IBM, Intel, And Microsoft Tout Technology Future

Though each company is working on something different, together they paint a picture of life with faster and more ubiquitous computing technology.
Horvitz presented a prototype application called LifeBrowser, which monitors user activity over time on multiple computers and devices. "The idea is to build a really rich timeline ... and be able to navigate that memory backbone and be able to search against it," he said. It's designed to serve a similar function to Google's Web History (not to mention Apple's Time Machine), which tracks Web site usage to generate personalized content recommendations. LifeBrowser appears to be more ambitious in scope, however, combining backup, organization, and recommendation.

Horvitz acknowledged the problems that might arise were he to say, "Hi, I'm from Microsoft, and we have technology that tracks everything you're doing." Microsoft is working on privacy for sensing and personalization technology, he said, and he expected that one solution would be to have all data mining happen locally. (That's an approach that, coincidentally, would prove problematic to a company like Google that benefits from mining data gleaned from the network.)

"Solving the privacy challenge is going to be critical for these technologies," Horvitz said.

Horvitz also showed off surface computing, which is a way to turn any surface into a computer display and input device. A video presentation depicted a lunch box-sized motion tracking and projection unit that created a useable, projected keyboard and projected photos that can be manipulated.

"It really feels nice to put your fingers on the data," Horvitz said as the video presentation showed someone scaling and rotating a Microsoft Virtual Earth map by hand.

The presentation also showed a single projected image being altered by two artists in different places at once as an example of next-generation collaboration.

"We'll be seeing this kind of technology in the offices of the future," Horvitz said.

IBM's Bloom talked about how IBM had shifted its research focus away from pure technology toward a service-orientation to match its business.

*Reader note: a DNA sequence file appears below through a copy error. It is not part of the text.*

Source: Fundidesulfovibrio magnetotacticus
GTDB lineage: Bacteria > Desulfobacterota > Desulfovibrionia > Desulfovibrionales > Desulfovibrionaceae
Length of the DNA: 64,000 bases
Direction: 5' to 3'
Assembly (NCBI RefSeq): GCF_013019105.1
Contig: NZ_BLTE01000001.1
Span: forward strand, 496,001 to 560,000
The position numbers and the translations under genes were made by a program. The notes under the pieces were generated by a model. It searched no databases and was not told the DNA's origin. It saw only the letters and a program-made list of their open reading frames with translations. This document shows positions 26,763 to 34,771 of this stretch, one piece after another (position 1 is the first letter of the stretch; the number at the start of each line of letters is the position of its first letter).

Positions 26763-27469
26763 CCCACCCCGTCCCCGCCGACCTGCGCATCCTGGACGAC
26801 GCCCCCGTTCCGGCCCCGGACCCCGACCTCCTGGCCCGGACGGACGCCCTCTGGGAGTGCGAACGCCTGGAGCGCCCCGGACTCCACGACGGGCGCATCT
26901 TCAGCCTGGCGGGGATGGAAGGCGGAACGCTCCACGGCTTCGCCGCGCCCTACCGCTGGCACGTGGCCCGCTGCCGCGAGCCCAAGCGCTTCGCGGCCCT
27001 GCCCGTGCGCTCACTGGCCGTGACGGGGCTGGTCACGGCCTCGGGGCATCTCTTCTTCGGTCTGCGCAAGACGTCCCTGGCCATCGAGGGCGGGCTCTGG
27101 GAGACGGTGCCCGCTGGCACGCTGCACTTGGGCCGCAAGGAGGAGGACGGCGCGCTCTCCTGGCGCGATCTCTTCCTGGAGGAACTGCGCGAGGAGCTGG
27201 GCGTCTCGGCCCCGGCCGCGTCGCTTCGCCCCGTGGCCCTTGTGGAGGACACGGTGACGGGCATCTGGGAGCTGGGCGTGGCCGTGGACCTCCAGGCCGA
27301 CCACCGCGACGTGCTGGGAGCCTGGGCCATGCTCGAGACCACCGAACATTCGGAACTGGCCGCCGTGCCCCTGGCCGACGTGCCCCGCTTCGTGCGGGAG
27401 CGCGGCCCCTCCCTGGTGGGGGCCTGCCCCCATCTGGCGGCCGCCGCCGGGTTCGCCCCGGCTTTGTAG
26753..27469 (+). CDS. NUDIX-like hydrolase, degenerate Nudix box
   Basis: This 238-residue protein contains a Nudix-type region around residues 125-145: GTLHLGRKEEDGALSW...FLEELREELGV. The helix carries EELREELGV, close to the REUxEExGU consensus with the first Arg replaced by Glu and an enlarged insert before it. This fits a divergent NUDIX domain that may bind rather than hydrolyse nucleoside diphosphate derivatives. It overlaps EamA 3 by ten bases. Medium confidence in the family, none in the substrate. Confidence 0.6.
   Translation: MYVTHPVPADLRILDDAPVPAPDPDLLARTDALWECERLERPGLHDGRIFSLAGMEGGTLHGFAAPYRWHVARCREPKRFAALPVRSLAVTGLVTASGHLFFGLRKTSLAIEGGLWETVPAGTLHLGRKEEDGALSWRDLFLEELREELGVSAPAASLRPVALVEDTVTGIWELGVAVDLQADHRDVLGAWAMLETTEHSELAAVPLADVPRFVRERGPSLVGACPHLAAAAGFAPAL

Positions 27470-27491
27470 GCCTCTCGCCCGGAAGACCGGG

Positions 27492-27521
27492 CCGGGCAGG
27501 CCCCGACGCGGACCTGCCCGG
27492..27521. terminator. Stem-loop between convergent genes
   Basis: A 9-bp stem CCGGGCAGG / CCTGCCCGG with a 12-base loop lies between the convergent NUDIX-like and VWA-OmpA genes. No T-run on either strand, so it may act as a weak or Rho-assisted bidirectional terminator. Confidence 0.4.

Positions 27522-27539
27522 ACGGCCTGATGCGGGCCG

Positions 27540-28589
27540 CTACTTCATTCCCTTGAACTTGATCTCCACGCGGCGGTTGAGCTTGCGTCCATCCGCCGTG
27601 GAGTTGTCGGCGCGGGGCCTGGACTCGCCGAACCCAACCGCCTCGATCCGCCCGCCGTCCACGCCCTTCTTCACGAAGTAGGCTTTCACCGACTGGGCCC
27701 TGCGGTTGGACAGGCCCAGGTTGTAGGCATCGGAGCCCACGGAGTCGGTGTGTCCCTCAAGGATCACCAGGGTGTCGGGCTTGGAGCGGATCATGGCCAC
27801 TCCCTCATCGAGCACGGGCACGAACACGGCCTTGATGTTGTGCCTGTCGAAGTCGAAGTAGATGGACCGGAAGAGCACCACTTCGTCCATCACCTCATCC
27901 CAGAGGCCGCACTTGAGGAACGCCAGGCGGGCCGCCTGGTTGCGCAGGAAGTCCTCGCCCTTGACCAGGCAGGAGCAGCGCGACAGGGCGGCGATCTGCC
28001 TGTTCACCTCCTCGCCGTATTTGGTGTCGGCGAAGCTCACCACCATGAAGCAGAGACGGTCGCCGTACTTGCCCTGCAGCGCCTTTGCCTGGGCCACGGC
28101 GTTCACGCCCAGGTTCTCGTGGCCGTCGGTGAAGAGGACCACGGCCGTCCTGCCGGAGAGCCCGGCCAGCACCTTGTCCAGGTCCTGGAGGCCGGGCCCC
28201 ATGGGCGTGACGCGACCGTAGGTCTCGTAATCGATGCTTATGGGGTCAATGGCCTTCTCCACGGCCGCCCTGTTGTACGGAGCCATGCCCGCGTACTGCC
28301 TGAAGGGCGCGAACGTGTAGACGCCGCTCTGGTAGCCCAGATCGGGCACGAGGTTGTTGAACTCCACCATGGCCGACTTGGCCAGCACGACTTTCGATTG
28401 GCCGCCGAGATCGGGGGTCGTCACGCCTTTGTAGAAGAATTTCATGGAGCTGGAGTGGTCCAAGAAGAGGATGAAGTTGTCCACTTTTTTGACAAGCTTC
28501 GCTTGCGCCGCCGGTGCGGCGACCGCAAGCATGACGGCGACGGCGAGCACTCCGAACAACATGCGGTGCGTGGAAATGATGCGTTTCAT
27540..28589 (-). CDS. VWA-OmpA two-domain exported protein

"Our business is half in services," Bloom said.

Rather than seeing himself as a researcher, Bloom said he viewed himself "more as a matchmaker" who was trying to understand the pain points in enterprises and provide technology to help. That means more involvement with IBM customers in the research process and as a technology gets commercialized.

Citing a Gartner prediction that 80% of IT systems will take presence information into account by 2009, Bloom described how presence -- knowing where people and things are and how to best interact with them at any given time -- could help businesses.

"Presence information will be a key driver in virtually every enterprise in the future," Bloom said, and detailed how it might, for example, help a hospital manage costs and improve care.

IBM is working on presence infrastructure called Pasta -- Presence Advanced Services for Telecommunications Applications -- to provide presence information to IT systems. It's also developing a service called BusinessFinder, which Bloom described as a "presence-based electronic yellow pages." And IBM is working on Presence Zones, which will allow users to designate modes of contact as they move to different locations and to ensure that messages get routed based on those preferences.

Said Bloom, "Everyone in the future -- and the future is not that far off -- will be sensorized."

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Samuel Greengard, Contributing Reporter
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Sara Peters, Editor-in-Chief, InformationWeek / Network Computing